Militias can present an attractive alternative to state forces but they carry many risks. Somalia, which hosts many militias, reveals why states and their international partners should resist the urge to create and rely on militias. Some such groups prey on local communities, at times perpetrating serious human rights abuses and enabling mafia-like economic practices. Violent extremist organizations exploit clan and community conflicts and economic grievances. Supporting local conflict resolution within and across communities can begin to alleviate these problems.
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Somali and international efforts have shifted to planning for the African Union Mission in Somalia (AMISOM) to transition directly Somali security forces without an interim UN mission. The implementation of the Transition Plan will require new institutions, processes, and commitment to good governance, changing the Somali state and providing lessons for security sector reform. AMISOM’s eventual exit will influence how the AU and the UN mandate and authorize future missions.
In this Africa Center roundtable, Somalia's National Security Advisor shares his vision for establishing a stable Somalia. Priority reforms include strengthening oversight of the security sector and improving security support to rural communities most vulnerable to Al Shabaab.
Somalia’s National Security Advisor Abdisaid Ali talks about political will, security reforms in Somalia’s Transition Plan, and the commitment to domestic and international coalition building to sustain the country’s progress.
In an interview with the Africa Center, Simon Mulongo, deputy to the AU Commission in Mogadishu, says that AMISOM’s gains could never have been realized if it had continued to rely on the traditional peacekeeping template.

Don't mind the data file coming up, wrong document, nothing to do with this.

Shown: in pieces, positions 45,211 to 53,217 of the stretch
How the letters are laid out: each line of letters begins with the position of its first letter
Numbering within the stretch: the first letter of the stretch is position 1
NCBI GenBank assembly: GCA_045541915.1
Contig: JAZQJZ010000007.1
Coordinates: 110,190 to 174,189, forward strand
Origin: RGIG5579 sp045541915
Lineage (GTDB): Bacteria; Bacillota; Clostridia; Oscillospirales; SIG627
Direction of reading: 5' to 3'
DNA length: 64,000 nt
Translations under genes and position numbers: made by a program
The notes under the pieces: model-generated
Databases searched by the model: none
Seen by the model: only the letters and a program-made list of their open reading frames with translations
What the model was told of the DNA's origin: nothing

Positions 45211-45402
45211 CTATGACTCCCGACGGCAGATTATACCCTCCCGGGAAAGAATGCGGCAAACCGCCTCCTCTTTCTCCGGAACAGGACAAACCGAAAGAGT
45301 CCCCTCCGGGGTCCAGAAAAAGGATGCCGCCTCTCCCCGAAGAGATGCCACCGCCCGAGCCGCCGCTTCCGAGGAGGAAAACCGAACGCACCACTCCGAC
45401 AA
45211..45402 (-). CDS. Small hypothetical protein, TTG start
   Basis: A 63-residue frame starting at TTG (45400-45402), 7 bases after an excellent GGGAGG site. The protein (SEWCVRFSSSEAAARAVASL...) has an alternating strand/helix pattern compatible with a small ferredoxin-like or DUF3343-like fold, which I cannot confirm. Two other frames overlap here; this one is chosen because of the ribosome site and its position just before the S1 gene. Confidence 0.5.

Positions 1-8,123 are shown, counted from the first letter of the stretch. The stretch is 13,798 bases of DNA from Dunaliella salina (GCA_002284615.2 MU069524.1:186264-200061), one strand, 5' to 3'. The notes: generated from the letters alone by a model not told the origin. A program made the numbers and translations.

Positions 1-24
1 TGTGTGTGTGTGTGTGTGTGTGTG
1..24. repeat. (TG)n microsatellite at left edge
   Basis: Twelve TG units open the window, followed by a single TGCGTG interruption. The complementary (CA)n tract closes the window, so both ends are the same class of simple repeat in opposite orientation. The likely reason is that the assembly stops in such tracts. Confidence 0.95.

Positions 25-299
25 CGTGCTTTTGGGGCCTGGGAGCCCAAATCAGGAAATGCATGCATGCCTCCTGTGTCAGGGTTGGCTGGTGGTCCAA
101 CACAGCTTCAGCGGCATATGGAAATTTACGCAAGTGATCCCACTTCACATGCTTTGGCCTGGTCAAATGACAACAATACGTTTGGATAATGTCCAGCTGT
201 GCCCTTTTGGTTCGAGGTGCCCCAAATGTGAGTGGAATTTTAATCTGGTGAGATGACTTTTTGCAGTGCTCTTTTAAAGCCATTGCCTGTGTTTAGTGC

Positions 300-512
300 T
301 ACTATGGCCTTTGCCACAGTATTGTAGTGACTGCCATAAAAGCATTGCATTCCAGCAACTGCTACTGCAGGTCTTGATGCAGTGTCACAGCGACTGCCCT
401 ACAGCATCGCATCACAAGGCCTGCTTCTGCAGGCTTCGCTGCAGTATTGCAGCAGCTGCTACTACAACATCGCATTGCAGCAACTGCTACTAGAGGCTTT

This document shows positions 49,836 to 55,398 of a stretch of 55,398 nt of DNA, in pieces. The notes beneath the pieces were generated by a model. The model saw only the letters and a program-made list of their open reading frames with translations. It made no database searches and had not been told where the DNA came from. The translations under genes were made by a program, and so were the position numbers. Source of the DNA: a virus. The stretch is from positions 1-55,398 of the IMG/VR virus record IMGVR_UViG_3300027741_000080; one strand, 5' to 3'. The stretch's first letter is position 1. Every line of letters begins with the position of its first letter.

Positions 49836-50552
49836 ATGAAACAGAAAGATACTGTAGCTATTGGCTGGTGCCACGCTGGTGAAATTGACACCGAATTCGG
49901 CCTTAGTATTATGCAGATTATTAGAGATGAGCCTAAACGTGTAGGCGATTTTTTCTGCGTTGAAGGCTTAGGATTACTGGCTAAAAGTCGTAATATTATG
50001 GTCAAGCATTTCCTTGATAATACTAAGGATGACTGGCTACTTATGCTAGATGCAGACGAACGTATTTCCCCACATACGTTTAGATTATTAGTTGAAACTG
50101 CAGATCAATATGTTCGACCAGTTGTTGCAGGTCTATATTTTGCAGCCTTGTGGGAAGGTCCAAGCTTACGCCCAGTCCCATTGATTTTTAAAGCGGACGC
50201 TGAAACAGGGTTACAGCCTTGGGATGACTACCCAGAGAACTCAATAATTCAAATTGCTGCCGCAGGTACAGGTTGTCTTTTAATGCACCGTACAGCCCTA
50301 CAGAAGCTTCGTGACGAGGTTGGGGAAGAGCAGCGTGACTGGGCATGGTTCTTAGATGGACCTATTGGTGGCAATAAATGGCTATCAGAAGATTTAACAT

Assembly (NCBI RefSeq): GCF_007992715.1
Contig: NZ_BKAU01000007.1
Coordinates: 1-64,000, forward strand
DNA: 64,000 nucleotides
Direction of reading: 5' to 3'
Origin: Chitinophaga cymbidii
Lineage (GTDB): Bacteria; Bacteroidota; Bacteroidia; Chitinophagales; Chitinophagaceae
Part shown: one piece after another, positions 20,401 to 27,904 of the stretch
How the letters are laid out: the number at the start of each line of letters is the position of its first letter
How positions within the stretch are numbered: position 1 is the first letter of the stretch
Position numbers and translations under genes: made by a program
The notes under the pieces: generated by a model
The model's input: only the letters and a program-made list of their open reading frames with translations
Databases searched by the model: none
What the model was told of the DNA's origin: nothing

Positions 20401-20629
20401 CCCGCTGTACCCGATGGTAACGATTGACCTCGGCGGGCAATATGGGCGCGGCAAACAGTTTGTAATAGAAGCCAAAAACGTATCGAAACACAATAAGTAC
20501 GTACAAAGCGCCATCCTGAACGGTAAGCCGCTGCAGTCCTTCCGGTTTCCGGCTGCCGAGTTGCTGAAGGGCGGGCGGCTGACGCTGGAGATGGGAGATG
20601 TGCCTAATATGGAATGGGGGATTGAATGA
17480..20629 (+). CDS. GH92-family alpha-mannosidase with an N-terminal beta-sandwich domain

Non-state security providers (NSSPs) in Somalia, often entrenched in clan identity politics and the pursuit of profit, are ubiquitous. Their prevalence undermines efforts by the Somali government to provide legitimate governance and security. Yet they are often the only reliable source of protection and so are used by neighborhoods, businesses, international organizations, and even politicians.... Continue Reading
Conflict remains the primary driver of acute food insecurity in Africa, imperiling over 100 million people.
An academic webinar that explores the value of gender as a cross-cutting issue and lens in countering violent extremism.
Stabilizing northern Mozambique will involve more than defeating violent extremists. It will also require rebuilding trust with marginalized and traumatized local communities.
The risk of militarization of drone technology in Africa represents a new asymmetric tool that violent nonstate groups may deploy to extend the reach of their coercion, reshaping the African battlefield.
The contours of African militant Islamist group violence are shifting, though maintaining a record pace of havoc resulting in an average of 14 violent events per day.
The deployment of Chinese security firms in Africa is expanding without a strong regulatory framework. This poses heightened risks to African citizens and raises fundamental questions over responsibility for security in Africa.